As the perpetual US political campaign season has heated up again, I now want to send the bevy of presidential hopefuls into a corner to don dunce caps and take a long time -out. Every four years, the public is subjected to a barrage of egotistical meanness as (mostly) men jostle about to capture the highest governmental post in the land.
This year, the levels of jingoism, misogyny, racism, and homophobia have been cranked up to unbearable heat. Some of the candidates advocate ever more intolerance, scapegoating, and violence towards certain “out groups”. Even when I purposely tune out the unkind hatred, some of it seeps through anyway. Never in my idealistic mind did I ever imagine that such uncivil, unkind speech and behavior would remain socially acceptable in this day and age.
I’ve never lost that basic childhood feeling that unkindness is a great human wrong. Harboring unhappy wishes towards other people is sure way to cultivate resentment and is the foundation of an unfulfilling life. On the other hand, another childhood lesson says that honest, sincere kindness towards every single person and living thing guarantees deep, abiding happiness. These lessons come not only from personal experience, they are strongly reinforced by ancient wisdom teachings that anybody, anywhere can access.
There is already way too much negativity, anger, and violence in the world. I do not care to be drawn into the circle of people who advocate more of these things. I wish such persons well, mentally send them love, then focus my attention on more positive, loving concepts as best as I can without denying the “real” world. This must be done frequently because of the strong power of the dark negativity that is lording over the world these days.
Because this week is Be Kind to Humankind Week, I have a legitimate excuse to get on my soapbox, again, and write about kindness as opposed to unkindness. I hope that my little writings will somehow seep into some of the public consciousness and counter the tsunami of hate that is washing over our civilization.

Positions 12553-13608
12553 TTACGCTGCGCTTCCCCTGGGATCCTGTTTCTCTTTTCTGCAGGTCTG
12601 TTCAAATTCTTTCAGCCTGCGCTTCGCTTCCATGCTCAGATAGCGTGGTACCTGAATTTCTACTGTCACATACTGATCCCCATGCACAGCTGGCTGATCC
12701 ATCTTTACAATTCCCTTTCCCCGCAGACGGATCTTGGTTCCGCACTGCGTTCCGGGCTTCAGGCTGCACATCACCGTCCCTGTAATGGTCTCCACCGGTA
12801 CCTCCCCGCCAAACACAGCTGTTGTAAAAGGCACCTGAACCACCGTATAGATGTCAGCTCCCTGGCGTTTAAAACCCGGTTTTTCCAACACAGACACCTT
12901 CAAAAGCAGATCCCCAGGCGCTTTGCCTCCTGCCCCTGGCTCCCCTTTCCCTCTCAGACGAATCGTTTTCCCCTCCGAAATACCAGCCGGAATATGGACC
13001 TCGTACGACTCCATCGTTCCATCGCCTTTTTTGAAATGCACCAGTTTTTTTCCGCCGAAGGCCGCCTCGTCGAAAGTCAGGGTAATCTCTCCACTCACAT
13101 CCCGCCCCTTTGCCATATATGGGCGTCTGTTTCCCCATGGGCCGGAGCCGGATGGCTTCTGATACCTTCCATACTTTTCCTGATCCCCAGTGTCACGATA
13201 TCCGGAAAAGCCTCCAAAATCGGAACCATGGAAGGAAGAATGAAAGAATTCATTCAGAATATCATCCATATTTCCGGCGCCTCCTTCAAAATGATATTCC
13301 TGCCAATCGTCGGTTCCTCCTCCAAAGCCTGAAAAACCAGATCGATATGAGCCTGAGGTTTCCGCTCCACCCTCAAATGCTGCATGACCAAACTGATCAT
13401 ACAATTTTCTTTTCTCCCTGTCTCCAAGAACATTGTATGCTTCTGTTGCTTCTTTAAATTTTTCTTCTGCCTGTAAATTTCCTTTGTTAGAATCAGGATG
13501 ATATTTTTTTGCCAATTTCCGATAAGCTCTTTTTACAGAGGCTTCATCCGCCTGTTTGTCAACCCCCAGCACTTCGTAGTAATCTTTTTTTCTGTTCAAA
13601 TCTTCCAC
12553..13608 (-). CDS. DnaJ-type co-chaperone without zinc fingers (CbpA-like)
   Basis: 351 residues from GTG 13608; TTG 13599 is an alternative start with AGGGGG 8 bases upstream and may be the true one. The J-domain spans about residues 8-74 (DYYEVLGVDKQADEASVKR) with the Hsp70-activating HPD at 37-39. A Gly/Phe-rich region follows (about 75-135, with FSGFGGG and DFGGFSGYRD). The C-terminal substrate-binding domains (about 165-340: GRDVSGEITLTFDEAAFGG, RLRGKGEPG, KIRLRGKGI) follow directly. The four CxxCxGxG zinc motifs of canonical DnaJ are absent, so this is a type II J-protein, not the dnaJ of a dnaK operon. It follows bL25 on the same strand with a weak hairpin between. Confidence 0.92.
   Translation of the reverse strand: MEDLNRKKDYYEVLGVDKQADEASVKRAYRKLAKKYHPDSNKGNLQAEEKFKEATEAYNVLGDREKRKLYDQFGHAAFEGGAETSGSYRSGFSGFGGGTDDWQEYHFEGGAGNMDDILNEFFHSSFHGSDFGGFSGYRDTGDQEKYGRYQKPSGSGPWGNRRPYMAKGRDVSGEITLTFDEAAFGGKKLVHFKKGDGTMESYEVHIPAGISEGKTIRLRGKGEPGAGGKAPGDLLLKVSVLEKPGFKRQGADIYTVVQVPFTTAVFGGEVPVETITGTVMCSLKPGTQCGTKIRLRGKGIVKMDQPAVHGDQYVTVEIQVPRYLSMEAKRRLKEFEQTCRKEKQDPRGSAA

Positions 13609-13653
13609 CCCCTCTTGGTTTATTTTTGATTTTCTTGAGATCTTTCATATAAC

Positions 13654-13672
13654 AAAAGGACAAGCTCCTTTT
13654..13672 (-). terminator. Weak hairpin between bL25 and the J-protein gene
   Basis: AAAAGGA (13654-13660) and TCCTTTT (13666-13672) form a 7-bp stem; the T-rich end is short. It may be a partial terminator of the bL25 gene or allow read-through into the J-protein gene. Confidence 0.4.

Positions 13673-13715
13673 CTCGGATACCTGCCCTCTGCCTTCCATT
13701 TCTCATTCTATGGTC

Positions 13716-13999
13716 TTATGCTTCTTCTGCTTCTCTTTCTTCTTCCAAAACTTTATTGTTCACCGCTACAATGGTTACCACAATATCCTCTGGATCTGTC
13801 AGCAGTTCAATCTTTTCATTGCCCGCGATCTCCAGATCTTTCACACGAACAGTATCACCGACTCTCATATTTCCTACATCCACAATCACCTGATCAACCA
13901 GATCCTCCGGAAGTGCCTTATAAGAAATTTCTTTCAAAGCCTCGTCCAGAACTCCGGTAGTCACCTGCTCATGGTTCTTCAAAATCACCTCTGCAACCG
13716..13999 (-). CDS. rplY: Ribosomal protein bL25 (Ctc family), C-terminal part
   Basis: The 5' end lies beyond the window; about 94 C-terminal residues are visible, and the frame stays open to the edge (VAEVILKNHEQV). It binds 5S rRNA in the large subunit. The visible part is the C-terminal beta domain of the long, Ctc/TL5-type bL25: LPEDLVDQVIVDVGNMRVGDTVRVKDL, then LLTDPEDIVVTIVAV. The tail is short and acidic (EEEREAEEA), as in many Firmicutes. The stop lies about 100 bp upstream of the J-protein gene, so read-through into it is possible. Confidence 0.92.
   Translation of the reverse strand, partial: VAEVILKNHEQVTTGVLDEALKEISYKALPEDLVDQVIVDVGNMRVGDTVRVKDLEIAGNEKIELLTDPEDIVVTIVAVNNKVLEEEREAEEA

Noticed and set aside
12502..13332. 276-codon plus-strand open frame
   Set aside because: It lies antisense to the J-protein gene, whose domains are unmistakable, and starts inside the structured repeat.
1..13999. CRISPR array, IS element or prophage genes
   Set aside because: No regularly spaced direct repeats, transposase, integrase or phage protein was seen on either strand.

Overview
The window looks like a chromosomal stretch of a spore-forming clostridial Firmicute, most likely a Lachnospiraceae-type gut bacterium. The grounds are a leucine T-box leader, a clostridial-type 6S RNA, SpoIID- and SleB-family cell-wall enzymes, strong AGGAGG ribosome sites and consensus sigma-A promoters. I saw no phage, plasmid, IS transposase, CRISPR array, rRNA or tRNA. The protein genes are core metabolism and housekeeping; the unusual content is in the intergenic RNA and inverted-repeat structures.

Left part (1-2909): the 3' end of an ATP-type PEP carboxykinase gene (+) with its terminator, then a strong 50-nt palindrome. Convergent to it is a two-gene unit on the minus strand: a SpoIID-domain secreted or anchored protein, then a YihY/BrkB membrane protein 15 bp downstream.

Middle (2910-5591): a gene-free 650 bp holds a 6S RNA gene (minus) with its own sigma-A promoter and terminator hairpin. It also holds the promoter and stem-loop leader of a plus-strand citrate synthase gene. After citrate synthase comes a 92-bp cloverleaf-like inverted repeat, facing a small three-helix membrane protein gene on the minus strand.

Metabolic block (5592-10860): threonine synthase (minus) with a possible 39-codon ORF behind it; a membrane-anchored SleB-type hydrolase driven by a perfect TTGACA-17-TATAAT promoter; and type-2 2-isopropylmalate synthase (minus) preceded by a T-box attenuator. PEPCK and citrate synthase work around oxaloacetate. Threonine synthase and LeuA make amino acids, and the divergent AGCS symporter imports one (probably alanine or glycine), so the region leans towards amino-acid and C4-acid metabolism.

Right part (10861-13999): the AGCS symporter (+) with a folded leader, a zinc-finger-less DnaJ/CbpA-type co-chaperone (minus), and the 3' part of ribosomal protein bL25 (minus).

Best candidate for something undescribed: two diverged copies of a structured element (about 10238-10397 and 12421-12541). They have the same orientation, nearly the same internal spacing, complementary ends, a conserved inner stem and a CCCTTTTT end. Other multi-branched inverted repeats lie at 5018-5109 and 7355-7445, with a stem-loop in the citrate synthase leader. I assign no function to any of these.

One of the wisdom teachings that appeals to many of us is “lovingkindness”. Basically, this is an attitude or a mental state that is consciously cultivated and maintained by practice. Lovingkindness is the perfect antidote to anger, fear, and selfishness. The state of mind is much more than wishful thinking or prayer. It is an active direction of attention concerned with the genuine happiness of other living beings. Instead of brushing off unhappiness with a wish and a prayer, active attention is the stronger approach.
When a person concentrates her or his full attention on the happiness of others, our physical actions then are directed by these thoughts. This is a basic law of behavioral science. We act out exactly what we think about. The idea of lovingkindness means that when we sincerely love humankind in our hearts, kindness will naturally, spontaneously direct our interpersonal actions.
When we have low opinions of someone, any “love” we direct towards her is insincere and dishonest. When we have a high opinion of a loved one, the love we feel about him is sincere and honest. If “helpful” advice and aid is of a condescending nature, the aid will be rejected because it is, at its heart, insulting. Sincerely offered, loving aid is readily accepted by others without question. This is why authentic, unconditional lovingkindness is so very effective.
If there is one takeaway for Be Kind to Humankind Week, it is an often spoken saying from His Holiness the Dalai Lama. “This is my simple religion. There is no need for temples; no need for complicated philosophy. Our own brain, our own heart is our temple; the philosophy is kindness.” Sometimes he distills it down to “My religion is kindness.”
Lovingkindness is tricky. We might decide to be a “nice” person. We’re all smiles and friendliness, until we’re really tested. How do we react when we encounter a rude person on the street? What is our mental response when we meet someone who does not conform to our personal, deeply held standards? Is there some emotional friction? If so, it’s time to practice some lovingkindness.
Being authentically kind is easier said than done. That is why we need to purposely practice it on a regular basis until it becomes habitual. Even so, lovingkindness will fade away if we take it for granted. Every so often, we need reminders to practice it. That’s one reason we need to make Be Kind to Humankind Week an international, actively celebrated event.